Francis I (German: Franz Stefan, French: François Étienne; 8 December 1708 – 18 August 1765)[1] was Holy Roman Emperor
Holy Roman Emperor
and Grand Duke of Tuscany, though his wife effectively executed the real powers of those positions. With his wife, Maria Theresa, he was the founder of the Habsburg-Lorraine
Habsburg-Lorraine
dynasty. From 1728 until 1737 he was Duke of Lorraine. Francis traded the duchy to the ex-Polish king Stanisław Leszczyński in exchange for the Grand Duchy of Tuscany
Tuscany
as one of the terms ending the War of the Polish Succession
War of the Polish Succession
in November 1738
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André Morellet
André Morellet
André Morellet
(7 March 1727 – 12 January 1819) was a French economist writer and contributor to the Encyclopédie
Encyclopédie
ou Dictionnaire raisonné des sciences, des arts et des métiers.[1] He was one of the last of the philosophes, and in this character he figures in many memoirs, such as those of Madame de Rémusat.Contents1 Biography 2 Works2.1 Main books 2.2 Translations from English and Italian3 References 4 External linksBiography[edit] He was born at Lyon, and educated by the Jesuits there, and later at the Sorbonne. He took holy orders, but without much conviction. Voltaire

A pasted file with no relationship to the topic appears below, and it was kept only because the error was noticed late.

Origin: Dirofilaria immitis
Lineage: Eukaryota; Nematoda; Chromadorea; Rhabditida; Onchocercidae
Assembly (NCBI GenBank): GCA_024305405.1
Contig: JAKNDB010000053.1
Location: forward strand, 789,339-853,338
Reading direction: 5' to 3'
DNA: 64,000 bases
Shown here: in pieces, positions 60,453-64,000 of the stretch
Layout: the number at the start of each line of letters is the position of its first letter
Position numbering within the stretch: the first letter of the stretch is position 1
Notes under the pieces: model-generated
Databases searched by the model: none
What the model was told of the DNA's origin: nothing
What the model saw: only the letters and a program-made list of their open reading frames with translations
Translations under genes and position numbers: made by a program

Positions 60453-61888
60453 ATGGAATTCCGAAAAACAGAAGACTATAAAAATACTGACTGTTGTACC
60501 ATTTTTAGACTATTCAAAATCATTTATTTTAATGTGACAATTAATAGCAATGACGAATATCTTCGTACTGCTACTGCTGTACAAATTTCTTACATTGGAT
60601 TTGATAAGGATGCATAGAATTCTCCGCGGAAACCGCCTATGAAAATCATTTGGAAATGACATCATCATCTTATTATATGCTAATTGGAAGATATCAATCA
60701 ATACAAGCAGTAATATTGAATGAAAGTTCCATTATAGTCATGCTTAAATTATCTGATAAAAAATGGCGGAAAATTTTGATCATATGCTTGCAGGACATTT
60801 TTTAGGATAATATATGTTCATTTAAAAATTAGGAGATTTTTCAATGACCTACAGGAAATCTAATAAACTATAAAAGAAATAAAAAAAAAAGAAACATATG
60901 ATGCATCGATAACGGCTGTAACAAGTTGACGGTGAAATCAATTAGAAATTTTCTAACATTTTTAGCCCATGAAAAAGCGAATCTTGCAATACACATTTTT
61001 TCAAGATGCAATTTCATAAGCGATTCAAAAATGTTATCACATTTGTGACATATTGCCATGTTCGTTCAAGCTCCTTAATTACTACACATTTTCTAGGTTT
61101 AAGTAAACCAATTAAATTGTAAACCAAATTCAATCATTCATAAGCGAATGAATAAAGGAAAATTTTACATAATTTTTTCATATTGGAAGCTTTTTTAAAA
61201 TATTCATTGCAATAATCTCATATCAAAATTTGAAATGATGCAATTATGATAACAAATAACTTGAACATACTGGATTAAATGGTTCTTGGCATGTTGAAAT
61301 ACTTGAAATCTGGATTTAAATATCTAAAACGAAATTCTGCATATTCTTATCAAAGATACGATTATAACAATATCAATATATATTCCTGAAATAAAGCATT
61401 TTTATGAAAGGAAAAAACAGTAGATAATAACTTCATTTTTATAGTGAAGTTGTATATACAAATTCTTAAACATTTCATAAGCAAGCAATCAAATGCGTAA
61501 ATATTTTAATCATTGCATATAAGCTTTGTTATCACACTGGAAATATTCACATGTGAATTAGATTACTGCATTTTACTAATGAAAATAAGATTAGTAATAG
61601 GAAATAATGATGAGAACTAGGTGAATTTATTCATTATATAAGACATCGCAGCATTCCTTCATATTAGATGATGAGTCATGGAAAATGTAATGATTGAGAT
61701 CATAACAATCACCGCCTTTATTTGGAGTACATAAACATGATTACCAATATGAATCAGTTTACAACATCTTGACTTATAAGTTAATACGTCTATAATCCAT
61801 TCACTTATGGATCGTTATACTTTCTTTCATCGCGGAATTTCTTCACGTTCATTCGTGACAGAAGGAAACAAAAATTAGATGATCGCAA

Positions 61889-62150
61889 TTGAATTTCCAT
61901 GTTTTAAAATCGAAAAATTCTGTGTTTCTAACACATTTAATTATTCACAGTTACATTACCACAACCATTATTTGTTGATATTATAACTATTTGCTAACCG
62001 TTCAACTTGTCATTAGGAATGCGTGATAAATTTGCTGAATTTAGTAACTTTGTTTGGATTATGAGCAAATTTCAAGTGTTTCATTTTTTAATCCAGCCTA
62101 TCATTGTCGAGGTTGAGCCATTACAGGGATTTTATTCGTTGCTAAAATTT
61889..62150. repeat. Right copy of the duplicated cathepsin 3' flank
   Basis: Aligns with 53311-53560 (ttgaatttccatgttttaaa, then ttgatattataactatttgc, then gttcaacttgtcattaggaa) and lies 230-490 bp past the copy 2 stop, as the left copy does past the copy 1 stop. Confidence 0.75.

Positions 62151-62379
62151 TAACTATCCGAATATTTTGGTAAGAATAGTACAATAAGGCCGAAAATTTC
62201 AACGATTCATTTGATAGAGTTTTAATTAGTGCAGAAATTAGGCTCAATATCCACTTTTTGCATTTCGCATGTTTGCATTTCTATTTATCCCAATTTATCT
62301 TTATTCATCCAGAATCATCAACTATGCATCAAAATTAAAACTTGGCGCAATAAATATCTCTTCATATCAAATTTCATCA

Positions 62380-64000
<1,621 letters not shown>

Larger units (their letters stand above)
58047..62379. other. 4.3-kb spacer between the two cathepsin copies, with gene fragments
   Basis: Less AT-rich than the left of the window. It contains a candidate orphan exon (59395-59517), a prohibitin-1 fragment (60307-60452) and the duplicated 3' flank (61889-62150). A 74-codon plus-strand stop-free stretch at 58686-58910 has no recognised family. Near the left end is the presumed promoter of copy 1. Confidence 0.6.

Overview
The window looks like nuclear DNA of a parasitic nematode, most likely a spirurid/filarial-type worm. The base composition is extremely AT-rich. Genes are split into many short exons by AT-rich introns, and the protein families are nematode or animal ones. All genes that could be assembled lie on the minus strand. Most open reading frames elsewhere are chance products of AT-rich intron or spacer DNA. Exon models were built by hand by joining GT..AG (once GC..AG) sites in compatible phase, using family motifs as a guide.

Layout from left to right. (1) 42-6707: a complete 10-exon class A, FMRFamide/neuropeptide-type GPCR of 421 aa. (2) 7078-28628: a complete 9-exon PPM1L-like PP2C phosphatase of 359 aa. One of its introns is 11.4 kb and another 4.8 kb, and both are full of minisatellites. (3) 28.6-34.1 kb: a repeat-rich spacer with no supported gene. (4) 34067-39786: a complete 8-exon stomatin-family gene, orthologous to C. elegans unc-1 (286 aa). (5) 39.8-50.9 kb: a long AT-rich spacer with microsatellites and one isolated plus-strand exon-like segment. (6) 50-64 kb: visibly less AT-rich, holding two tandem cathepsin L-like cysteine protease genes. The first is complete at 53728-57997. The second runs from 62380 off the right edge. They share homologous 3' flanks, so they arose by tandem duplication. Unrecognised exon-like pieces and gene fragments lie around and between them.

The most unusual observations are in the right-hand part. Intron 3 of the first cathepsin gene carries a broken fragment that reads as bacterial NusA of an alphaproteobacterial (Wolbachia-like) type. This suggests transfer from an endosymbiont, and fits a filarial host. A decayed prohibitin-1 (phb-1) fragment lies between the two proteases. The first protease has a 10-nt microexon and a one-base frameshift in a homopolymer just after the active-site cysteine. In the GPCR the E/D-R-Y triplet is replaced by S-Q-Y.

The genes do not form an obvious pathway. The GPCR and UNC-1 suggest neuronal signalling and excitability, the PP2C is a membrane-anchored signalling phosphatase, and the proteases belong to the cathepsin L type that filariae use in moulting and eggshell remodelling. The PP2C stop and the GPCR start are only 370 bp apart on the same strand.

Voltaire
called him "L'Abbé Mords-les" ("Father Bite-them"), because of his ready and biting wit
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Palace Of Versailles
The Palace of Versailles
Palace of Versailles
(French: Château
Château
de Versailles), or simply Versailles (English: /vɛərˈsaɪ/ vair-SY or /vərˈsaɪ/ vər-SY; French: [vɛʁsaj]), is a royal château in Versailles in the Île-de-France